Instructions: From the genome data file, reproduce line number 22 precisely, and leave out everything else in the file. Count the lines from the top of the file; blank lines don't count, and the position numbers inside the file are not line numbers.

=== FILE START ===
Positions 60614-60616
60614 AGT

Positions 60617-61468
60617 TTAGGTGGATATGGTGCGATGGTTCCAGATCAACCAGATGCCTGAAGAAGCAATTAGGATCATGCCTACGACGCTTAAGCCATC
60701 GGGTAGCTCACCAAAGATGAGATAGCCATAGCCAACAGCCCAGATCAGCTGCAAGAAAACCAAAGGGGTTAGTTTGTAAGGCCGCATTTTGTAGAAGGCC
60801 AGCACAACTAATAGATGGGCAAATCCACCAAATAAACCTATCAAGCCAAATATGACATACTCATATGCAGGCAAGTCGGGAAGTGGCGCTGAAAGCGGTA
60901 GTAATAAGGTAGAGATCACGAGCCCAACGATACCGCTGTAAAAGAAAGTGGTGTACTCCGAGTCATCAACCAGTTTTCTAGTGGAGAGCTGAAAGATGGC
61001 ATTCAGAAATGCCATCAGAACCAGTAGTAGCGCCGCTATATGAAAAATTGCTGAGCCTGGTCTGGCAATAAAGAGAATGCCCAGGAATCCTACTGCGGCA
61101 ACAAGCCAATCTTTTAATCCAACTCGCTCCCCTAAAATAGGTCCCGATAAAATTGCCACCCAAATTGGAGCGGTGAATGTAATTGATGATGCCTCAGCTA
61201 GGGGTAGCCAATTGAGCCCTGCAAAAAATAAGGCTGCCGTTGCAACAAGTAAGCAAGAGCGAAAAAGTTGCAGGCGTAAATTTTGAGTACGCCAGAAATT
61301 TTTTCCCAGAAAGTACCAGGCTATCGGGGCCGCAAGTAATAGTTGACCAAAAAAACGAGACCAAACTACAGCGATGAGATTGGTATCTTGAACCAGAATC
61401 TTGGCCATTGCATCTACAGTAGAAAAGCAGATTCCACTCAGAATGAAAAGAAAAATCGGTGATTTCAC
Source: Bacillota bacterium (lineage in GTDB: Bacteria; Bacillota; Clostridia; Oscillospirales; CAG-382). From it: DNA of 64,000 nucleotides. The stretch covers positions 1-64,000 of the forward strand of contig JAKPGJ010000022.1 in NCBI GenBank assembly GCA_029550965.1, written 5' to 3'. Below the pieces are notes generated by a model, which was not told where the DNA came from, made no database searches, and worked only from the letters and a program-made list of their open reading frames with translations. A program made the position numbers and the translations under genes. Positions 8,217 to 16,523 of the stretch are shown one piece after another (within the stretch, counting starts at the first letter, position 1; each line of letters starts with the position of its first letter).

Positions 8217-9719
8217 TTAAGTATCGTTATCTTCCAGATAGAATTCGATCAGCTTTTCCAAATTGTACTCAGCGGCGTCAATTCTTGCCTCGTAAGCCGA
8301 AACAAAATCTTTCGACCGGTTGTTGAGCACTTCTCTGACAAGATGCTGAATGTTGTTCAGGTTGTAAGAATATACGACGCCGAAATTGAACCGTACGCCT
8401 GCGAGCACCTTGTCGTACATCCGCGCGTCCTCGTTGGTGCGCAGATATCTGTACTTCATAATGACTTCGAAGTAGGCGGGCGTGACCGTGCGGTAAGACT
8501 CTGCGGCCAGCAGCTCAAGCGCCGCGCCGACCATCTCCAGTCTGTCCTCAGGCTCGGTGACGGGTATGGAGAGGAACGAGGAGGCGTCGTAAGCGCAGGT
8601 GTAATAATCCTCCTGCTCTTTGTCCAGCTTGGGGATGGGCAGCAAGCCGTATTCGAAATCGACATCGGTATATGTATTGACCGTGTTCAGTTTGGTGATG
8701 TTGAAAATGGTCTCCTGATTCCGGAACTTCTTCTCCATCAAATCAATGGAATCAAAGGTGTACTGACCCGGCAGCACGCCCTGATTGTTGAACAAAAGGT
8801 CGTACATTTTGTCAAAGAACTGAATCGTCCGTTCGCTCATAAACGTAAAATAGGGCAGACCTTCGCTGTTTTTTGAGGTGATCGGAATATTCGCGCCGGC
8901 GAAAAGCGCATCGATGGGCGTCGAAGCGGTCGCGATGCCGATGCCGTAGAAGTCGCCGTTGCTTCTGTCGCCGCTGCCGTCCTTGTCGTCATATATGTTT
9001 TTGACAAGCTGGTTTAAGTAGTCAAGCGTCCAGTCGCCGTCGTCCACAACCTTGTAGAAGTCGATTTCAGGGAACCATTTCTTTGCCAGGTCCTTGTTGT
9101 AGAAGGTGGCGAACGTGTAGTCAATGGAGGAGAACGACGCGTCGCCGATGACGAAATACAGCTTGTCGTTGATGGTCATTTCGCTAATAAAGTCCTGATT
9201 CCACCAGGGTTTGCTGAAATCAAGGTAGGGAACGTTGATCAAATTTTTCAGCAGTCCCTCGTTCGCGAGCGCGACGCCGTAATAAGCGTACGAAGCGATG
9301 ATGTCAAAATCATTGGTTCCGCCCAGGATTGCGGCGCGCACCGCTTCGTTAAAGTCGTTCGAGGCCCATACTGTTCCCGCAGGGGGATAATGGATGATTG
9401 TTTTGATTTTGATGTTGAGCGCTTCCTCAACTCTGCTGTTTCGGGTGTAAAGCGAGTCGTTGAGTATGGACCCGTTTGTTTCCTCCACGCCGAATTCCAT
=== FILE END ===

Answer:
8901 GAAAAGCGCATCGATGGGCGTCGAAGCGGTCGCGATGCCGATGCCGTAGAAGTCGCCGTTGCTTCTGTCGCCGCTGCCGTCCTTGTCGTCATATATGTTT